This appeal is from a judgment in the sum of $47,500 awarded plaintiff pursuant to a jury verdict in his favor in this personal injury action arising out of a collision between plaintiff's vehicle and a truck driven by defendant's agent. Defendant's motion for new trial was overruled.
Bruno's Food Stores, Inc., appellant here, argues two grounds of the motion for new trial: (1) That one of the trial jurors, Rosie L. Catlin, failed to respond to questions asked on preliminary examination concerning whether any juror had been a plaintiff in a lawsuit; (2) The excessiveness of the jury verdict.
Prospective jurors were asked questions about any prior lawsuits in which they were a plaintiff or defendant. Rosie Catlin, a black woman who worked in a school lunchroom, failed to respond, even though she had been injured several years previously in an automobile accident, had sued, and recovered damages through a settlement agreement, and the case never came to trial.
At the hearing on the motion for new trial, juror Catlin was examined extensively on the question of her failure to answer the question when the prospective jurors were being interrogated. At one point juror Catlin said she did not "understand," and that she was "scared."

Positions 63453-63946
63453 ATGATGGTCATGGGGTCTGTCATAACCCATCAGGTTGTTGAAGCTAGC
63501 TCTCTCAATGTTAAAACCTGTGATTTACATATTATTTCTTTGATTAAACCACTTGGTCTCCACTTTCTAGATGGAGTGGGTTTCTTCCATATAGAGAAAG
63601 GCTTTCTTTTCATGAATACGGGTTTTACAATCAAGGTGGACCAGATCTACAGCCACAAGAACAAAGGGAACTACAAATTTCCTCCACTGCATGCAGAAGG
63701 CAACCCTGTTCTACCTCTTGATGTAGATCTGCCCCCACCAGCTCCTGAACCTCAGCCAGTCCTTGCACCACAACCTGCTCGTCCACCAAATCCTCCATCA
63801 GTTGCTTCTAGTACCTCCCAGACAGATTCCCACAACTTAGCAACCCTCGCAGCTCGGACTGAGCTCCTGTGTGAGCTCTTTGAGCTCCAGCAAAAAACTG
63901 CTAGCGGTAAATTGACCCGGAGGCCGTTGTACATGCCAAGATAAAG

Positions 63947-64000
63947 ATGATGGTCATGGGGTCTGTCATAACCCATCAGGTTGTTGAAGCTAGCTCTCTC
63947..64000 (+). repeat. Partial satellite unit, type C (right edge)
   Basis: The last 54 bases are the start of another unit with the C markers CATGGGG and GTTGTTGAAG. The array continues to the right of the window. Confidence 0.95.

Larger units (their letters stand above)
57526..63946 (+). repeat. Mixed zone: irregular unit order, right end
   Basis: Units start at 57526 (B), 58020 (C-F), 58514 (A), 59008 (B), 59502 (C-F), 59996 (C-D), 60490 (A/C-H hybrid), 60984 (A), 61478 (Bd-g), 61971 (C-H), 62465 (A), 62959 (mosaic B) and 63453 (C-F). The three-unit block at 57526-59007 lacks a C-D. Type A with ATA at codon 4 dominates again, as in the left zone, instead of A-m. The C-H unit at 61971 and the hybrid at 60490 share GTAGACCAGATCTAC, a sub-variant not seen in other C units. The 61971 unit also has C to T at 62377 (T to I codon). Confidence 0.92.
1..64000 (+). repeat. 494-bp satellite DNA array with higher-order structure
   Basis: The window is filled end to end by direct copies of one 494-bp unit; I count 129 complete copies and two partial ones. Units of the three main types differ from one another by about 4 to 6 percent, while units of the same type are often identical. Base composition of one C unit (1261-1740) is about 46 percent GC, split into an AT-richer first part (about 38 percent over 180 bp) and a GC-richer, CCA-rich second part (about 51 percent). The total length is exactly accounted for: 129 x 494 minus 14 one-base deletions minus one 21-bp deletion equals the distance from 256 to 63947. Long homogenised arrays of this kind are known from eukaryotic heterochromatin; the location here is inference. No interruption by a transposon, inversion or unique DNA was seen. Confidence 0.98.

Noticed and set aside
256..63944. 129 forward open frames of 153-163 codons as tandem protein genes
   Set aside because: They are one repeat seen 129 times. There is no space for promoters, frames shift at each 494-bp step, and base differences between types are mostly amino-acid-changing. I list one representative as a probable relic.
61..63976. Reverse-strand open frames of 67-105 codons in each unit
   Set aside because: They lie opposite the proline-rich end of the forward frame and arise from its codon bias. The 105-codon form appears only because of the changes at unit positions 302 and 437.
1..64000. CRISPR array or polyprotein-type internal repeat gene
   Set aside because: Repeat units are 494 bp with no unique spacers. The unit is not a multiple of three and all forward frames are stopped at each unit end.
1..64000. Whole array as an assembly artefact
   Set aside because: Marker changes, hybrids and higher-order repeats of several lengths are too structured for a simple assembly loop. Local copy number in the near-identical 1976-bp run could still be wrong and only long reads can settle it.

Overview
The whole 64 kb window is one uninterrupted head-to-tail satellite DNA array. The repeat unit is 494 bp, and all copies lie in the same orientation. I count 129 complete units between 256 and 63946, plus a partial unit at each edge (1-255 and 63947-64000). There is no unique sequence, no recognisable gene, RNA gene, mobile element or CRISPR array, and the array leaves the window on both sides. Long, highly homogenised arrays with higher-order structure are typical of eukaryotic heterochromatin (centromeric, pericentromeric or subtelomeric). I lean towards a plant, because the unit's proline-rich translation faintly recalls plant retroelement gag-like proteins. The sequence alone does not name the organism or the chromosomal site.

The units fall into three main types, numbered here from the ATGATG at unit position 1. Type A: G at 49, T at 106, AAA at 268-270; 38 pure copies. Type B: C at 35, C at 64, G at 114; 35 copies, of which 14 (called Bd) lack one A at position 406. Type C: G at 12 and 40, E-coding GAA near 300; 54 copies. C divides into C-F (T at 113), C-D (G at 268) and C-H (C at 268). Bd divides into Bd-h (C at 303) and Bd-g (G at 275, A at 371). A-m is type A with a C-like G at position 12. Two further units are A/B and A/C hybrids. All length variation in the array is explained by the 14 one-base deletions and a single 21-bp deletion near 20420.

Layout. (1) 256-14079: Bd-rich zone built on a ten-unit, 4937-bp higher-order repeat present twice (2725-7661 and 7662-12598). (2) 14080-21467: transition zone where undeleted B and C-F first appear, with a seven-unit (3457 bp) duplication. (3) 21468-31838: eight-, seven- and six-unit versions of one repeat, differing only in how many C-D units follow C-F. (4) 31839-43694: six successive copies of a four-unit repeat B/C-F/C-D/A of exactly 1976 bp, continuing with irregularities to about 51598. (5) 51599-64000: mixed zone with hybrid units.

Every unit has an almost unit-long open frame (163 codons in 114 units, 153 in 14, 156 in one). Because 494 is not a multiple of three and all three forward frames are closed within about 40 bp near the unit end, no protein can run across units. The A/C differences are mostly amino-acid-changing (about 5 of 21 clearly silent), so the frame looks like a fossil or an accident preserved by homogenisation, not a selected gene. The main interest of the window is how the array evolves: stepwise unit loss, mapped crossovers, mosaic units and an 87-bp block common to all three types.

The trial court applied our recent case of Freeman v. Hall, 286 Ala. 161, 238 So.2d 330 (1970), and concluded no probable prejudice resulted from juror Catlin's failure to respond to questions on voir dire.
Neither is prejudicial error shown on the question of the excessiveness of the verdict. The plaintiff introduced evidence of permanent injury, pain and suffering and substantial loss of earning power. He had worked as an iron worker, making as much as $5.85 per hour prior to the accident. His salary as a security guard after the accident when he was able to go back to work was $1.60 per hour. His life expectancy at the time of trial was 16.43 years.
We need not extend this opinion to restate all the rules which apply to a ground of a motion for new trial, that the jury verdict is excessive. We refer simply to Carlisle v. Miller, 275 Ala. 440, 155 So.2d 689 (1963) where the rules are summarized and supporting cases are cited.
The judgment of the trial court is due to be affirmed.
HEFLIN, C.J., and LAWSON, MERRILL and HARWOOD, JJ., concur.
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